Underage drivers and drivers who have just newly acquired their licenses face tougher DUI-related restrictions as well as additional penalties if they were charged with driving under the influence in Ontario. Drivers under 21 and newly licensed drivers with M1, M2, G1, and G2 graduated licenses cannot have any alcohol in their system when driving. Minor drivers and young drivers face penalties and charges for any signs of impairment while fully licensed and older drivers can usually avoid arrest when they have some minor drugs or low alcohol level in their blood.
Zero BAC or Zero Tolerance Rule
Ontario uses a zero-tolerance approach when it comes to underage DUI. This approach imposes additional penalties to the long list of penalties for anyone charged with a DUI. In addition, novice drivers or underage drivers will face the same consequences as fully licensed drivers if they were convicted or if they were found to have a higher than standard blood alcohol level and/or noticeable drug impairment.
The strictness of the law regarding underage DUI is because young drivers in Canada have higher rates of traffic injury and deaths due to injury among all age groups as shared by MADD Canada statistics. According to the statistics, 33% of all impairment-related motor vehicle accidents belong to the Canadian youth ages 16 to 25 even though they only make up 13.6% of the Canadian population. Motor vehicle accidents are the leading cause of death for the youth demographic. 55% resulted in fatal accidents and were found to be related to drug and/or alcohol impairment.
Harsh Criminal Penalties for DUI in Ontario
All drivers regardless of age will face standard criminal DUI charges if they are arrested because of high blood alcohol levels in Ontario. The same applies if they refuse to comply with drug or alcohol screening and other DUI offences. Once charged, they need to go the court to plead guilty or challenge the charges. If they are convicted, then they can potentially face the following consequences:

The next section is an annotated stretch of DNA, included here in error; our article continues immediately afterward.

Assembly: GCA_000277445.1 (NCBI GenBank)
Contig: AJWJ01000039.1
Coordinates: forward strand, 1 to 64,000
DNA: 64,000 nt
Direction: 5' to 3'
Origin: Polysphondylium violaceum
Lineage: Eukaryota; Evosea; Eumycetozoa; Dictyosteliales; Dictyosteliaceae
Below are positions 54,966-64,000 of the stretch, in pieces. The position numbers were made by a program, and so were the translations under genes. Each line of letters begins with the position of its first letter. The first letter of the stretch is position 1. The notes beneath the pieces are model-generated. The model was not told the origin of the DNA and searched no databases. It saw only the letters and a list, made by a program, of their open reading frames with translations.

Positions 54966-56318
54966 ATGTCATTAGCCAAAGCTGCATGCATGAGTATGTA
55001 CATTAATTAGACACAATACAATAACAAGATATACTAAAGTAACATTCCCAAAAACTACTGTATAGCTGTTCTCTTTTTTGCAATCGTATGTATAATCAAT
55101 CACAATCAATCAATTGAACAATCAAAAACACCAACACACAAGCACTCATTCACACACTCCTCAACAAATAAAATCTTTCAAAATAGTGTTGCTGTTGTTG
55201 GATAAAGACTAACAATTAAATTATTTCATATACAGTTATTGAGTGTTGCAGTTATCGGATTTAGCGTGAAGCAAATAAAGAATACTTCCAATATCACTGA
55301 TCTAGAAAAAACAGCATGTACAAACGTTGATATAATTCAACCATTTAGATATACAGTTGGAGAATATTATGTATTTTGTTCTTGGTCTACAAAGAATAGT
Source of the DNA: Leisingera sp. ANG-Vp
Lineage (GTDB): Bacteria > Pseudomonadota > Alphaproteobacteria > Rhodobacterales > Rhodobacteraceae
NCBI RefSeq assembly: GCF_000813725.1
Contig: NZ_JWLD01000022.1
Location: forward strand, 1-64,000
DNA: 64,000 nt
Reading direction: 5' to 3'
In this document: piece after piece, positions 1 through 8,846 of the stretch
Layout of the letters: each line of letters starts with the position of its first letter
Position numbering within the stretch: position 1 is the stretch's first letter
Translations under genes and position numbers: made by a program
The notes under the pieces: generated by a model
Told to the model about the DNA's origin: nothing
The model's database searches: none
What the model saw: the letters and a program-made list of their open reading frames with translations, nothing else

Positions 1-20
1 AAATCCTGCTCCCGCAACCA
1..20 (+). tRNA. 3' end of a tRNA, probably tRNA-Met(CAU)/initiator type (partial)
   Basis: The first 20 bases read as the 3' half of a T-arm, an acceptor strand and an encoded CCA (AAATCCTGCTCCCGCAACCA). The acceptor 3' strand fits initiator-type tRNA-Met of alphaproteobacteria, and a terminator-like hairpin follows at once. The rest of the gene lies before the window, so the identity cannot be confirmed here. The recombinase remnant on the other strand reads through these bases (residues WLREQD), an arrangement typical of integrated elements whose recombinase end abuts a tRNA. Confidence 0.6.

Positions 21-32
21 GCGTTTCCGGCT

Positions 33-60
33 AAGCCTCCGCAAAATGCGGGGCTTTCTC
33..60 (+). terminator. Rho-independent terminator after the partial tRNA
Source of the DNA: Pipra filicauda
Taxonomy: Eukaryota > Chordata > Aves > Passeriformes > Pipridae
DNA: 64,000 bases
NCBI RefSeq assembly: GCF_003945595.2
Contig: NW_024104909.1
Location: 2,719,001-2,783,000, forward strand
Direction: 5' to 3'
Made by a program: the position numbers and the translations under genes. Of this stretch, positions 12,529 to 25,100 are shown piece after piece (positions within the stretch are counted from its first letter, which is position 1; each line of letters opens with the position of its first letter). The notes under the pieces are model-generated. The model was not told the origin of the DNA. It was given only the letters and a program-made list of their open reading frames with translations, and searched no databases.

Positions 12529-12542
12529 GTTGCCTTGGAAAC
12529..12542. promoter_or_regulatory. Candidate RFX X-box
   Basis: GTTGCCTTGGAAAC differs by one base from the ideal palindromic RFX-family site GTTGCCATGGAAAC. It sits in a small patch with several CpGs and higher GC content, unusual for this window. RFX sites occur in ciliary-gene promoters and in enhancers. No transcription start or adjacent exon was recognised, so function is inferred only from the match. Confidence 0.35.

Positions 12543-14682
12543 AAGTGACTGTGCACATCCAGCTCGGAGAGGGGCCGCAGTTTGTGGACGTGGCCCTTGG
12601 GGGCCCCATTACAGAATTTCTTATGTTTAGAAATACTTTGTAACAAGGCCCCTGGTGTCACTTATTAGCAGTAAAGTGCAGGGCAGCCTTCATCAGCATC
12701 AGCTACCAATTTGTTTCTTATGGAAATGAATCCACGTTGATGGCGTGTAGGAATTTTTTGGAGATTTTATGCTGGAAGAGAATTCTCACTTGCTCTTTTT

- Having a permanent criminal record
- Losing driving privileges
- Facing extensive fines and other fees
- Needing to attend mandatory treatment or educational programs
- Meeting to install mandatory ignition interlock once driver’s license has been reinstated
- Paying higher insurance premiums
- Having their vehicle impounded
Warning Range Penalties and Zero Tolerance Penalties
The penalties received by novice and young drivers who were charged with DUI or drug impairment below the standard impairment threshold are the same penalties imposed on experienced adult drivers who received warning range penalties. Note that zero tolerance penalties are not categorized as a criminal offence just like warning range DUI penalties. They are both considered administrative charges. Both warning range penalties and zero tolerance penalties can vary based on how many previous offences are on record. With this said, zero tolerance penalties are generally more severe.
Challenge Your Zero Tolerance Case with A Toronto DUI Lawyer
Challenging your zero-tolerance case can lead to mitigated penalties, withdrawn charges, dismissal or acquittal, or perhaps reduced charges. An experienced DUI lawyer can strategize a defence that can lead to more favourable outcomes. Your lawyer will help prove if there is any doubt about you being impaired by drugs or alcohol. In the worst-case scenario, your DUI lawyer can help negotiate a plea bargain for you. If you’re looking for a DUI lawyer in Toronto who can help you with zero tolerance charges, do not hesitate to contact Calvin Barry Law.